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Liver resection using total vascular exclusion

Authors
Journal
Surgery
0039-6060
Publisher
Elsevier
Volume
124
Issue
4
Identifiers
DOI: 10.1067/msy.1998.91225
Disciplines
  • Biology
  • Medicine

Abstract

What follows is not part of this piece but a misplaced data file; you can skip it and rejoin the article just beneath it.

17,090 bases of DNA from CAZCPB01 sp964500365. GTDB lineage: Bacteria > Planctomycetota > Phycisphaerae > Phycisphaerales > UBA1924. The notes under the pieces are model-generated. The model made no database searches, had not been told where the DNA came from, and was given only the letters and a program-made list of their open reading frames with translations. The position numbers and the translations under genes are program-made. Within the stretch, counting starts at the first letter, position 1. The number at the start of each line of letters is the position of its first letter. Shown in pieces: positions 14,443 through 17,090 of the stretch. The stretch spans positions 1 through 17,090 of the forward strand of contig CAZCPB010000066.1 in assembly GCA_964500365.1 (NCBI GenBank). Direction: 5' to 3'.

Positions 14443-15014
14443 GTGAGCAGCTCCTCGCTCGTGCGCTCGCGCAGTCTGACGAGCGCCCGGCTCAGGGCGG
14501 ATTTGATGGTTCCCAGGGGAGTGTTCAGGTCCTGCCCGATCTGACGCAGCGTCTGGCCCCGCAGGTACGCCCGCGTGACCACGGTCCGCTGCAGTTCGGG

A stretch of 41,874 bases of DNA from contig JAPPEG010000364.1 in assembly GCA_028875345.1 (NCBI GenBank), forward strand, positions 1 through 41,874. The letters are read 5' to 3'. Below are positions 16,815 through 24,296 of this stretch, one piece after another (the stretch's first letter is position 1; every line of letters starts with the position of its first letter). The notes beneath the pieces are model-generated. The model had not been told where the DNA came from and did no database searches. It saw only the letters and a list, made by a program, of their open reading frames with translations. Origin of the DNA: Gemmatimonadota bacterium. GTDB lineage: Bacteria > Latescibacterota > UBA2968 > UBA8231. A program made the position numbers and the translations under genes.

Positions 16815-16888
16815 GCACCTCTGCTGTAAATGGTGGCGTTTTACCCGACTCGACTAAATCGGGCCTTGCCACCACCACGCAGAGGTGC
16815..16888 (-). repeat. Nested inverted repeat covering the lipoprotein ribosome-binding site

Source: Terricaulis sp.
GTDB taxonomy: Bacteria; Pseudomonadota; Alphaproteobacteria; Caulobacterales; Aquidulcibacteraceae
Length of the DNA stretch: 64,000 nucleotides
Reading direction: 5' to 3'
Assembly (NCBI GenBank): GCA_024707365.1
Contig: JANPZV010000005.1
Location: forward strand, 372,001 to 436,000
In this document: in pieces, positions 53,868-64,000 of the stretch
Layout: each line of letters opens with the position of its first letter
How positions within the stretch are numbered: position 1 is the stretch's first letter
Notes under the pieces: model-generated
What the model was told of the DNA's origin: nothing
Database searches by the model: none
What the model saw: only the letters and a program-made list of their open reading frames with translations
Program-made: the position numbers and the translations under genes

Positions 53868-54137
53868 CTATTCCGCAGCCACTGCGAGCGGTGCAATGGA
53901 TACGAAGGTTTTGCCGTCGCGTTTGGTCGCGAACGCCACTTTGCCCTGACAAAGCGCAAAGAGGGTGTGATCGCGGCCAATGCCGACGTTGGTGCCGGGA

Abstract Background: Total vascular exclusion (TVE) is a technique of liver resection that includes controlling both the suprahepatic and infrahepatic vena cava in addition to portal inflow at the time of parenchymal transection. We report a series of 61 liver resections in 60 patients using this technique. Methods: A retrospective review of 61 procedures in 60 patients using TVE between 1990 and 1997 was carried out. No patient had cirrhosis. Parameters analyzed included age, gender, diagnosis, procedure, operative time, clamp time, intraoperative transfusion requirements, postoperative laboratory studies, length of stay (intensive care unit, ward), mortality, and morbidity. Results: TVE was sustained hemodynamically in all patients. The mean age of the 34 men and 27 women was 56 years (± 15 years); 21% were older than 70 years. Eleven percent of the patients had benign lesions; 70% of the malignant tumors were metastatic. Seventy-five percent of the procedures were major or extended lobectomies. The mean operative and clamp times were 330 ± 83 and 39 ± 13.2 minutes, respectively; 68% had clamp times of <45 minutes. The mean intraoperative red blood cell units was 1.45 ± 1.93, with a range of 0 to 8 units; 48% required no transfusion and 80% received 2 units or less. There was 1 perioperative death for a mortality rate of 1.6%. The morbidity rate was 36%, which included 4 patients with postoperative liver dysfunction. Complications were not associated with transfusion but with clamp times exceeding 45 minutes. Liver dysfunction occurred with clamp times more than 60 minutes, particularly if the remaining liver parenchyma was histologically abnormal or the remnant was small. Conclusions: TVE is hemodynamically safe, even in patients older than 70 years. Blood loss during parenchymal transection is minimal; mortality and morbidity are low. The optimal clamp time is less than 45 minutes. Liver dysfunction is associated with clamp times exceeding 1 hour, particularly if the remaining parenchyma is abnormal or small. (Surgery 1998;124:807-15.)

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